A Lao girl who DREAMS BIG!
Hello. My name is Channing Cash. Here is my story.
I was born in Laos in 1978 where people were self-sufficient and farmed their own land to feed their families and animals. My father was in the military and like most people in my country, my mother and grandparents were part of the farming culture. We took nothing for granted and were happy to live the life that we did. We didn't have much, but we were content. In the town where we lived, it wasn't uncommon to find cows, bulls, chickens, pigs, and other animals that were used to help us live. We were so used to having the animals around that we didn't often blink an eye if one escaped from the fencing. Until one day a runaway bull changed my life forever.
There's a saying that goes, "I feel like I was hit by a bus!" In my case, I was run over by an escaped bull at the age of 3. I was sitting on the ground playing with other kids in the village. All of a sudden I saw people getting up, running, and screaming. My back was turned away from the bull, so I didn't get a chance to react because it happened so fast. Throwing me up in the air like a rag doll, the bull showed no mercy. I fell to the ground and then he came back and stomped on my left hip. The pain was excruciating, and I learned that I broke my back and shattered my hip.
In Laos you can't just call 911 and expect an ambulance to show up to take you to the high-tech hospital. Things are simple there and healthcare isn't the same as it is here in the United States. I was immediately taken to the monk's village home for a blessing. Laos is a very spiritual country where the natives believe in self-healing and miracles. The only thing that may have saved me was that village elders made me a handmade cast casing, so my back and hip would somewhat heal. There wasn't really any professional medical care given at the time.
Two years after my injury my parents decided it was best to pick up our family and move to the United States. They wanted me to have better access to doctors and treatments that would keep me healthy. We had a lot of difficulty getting out of the country and had to fight every step of the way. My parents didn't give up though, and for that I am forever grateful. When we first came here we lived in Illinois. After all the years of pushing myself in the snow. I realized I need to be somewhere that is more wheelchair friendly and has no snow. This had lead me to southern California.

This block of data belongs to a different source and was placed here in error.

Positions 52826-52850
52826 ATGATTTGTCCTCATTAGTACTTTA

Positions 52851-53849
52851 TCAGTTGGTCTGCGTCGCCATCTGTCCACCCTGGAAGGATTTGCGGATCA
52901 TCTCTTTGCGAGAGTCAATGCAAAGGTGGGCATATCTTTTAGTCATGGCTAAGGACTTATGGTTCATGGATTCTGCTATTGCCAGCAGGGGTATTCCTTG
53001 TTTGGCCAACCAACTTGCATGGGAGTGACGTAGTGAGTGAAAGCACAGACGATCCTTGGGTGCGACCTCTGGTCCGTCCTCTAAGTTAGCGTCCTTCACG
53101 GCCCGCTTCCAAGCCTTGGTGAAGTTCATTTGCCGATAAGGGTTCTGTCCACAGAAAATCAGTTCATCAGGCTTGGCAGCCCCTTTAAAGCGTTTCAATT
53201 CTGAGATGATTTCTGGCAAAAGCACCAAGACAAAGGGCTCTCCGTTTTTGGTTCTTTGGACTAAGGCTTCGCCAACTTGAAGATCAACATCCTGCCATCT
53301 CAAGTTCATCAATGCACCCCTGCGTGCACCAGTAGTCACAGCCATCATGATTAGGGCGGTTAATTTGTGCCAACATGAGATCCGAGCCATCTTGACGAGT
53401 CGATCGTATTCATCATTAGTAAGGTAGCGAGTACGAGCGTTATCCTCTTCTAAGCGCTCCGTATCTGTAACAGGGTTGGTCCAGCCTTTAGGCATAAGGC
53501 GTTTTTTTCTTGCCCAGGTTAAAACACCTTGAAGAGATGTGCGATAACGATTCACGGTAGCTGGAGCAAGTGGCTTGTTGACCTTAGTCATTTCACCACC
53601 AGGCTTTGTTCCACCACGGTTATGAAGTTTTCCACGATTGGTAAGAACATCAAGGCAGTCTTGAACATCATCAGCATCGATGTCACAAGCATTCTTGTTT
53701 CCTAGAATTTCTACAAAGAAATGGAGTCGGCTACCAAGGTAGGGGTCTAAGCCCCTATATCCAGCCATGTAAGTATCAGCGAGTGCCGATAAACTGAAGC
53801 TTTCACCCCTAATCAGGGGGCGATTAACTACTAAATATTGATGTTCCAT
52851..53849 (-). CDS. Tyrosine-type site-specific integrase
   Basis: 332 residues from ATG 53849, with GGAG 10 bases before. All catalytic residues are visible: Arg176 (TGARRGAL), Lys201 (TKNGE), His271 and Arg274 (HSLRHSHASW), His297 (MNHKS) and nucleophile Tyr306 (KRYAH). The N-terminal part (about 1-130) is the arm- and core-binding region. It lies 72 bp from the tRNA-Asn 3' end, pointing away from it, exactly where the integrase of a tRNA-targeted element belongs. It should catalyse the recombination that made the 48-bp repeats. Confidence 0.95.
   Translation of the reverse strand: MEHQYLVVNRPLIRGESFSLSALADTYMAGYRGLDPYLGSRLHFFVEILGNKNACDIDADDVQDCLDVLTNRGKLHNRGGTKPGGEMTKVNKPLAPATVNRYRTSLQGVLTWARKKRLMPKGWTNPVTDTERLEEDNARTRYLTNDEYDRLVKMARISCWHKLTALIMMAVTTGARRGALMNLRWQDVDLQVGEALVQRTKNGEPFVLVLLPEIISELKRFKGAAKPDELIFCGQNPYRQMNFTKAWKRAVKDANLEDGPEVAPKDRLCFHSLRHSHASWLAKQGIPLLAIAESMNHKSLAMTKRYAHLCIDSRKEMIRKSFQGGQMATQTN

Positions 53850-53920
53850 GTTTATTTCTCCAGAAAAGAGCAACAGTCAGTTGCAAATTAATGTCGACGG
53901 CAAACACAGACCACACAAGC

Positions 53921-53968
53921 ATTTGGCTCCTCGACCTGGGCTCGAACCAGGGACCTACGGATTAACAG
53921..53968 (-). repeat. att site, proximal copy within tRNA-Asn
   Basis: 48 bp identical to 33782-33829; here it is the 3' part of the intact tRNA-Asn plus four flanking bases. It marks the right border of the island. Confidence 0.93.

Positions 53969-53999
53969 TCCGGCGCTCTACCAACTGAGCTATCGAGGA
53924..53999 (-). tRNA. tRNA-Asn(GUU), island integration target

When I am not racing or training, these are other sports I truly enjoyed.
Skiing in Utah
Handcycle off-roading on trails.
Rowing into the sunset in Long Beach, California
Surfing in Huntington Beach, California
110 miles bike challenge with World TEAM Sports
To say this changed my life forever is an understatement. I look back and I could still be living in a third world country. When something is taken away from you such as little things like the feeling of water and sand touching your toes. Now means the world to you. The water is a magical place for me. Its a sense of freedom. I no longer look at my disability as a negative thing. It has bought me more opportunities than I could even ask for. This journey has taught me self-confidence and that life can be "wheelie" awesome again. This is a blessing in disguise.
Now this is where I need your help. Being a Adaptive Athlete is very expensive. Why is it expensive? Let me share. It is not just about having a club member dues, competition fees, airfares, lodging, boat transportations, and etc. With my disability I need a wheelchair. Average wheelchairs are easily $5000 and plus. Doctor's visit just to get an evaluation to be able to compete in sprint kayaking is another bill. A lot of paperworks goes into this sport. Therefore, more than one doctor's visit creating more bills. My boat and other adaptions such as seating, paddle, footplate, and etc is roughly $5500 and plus. When I first started this sport of Paracanoe. I spent 90% of my time adapting and modifying my boat to make it work. So its not where you just get in as a normal athlete and just go. Also, training and traveling requires me to drive to and from. My vehicle must have hand-controls $1500 and a lift $4300 to load and unload my wheelchair. These are just a few things which makes it very costly.I have competed in several races in the US.
I just did my first international race at the Pan American Championship in Nova Scotia. I am proud to say I took 2nd place with a silver medal in the women's 200 KL2 race. My next move will be aiming to be good enough to make a splash to the Paralympics in Tokyo, Japan 2020. Every dollar counts. Sharing this read with your friends and family is greatly appreciated! Thank you for supporting this Lao girl dreaming BIG in America! #TeamUSA
Ted Hauk Regatta in Seattle, Washington paddling first place in gold!
Taking Gold at National Championship in Oklahoma City!
Proud to say I made TeamUSA!
Proudly taking Silver (2nd place) medal at my 1st international race at Pan American Championship in Nova Scotia.
Hano Hano Paddle Challenge in San Diego, California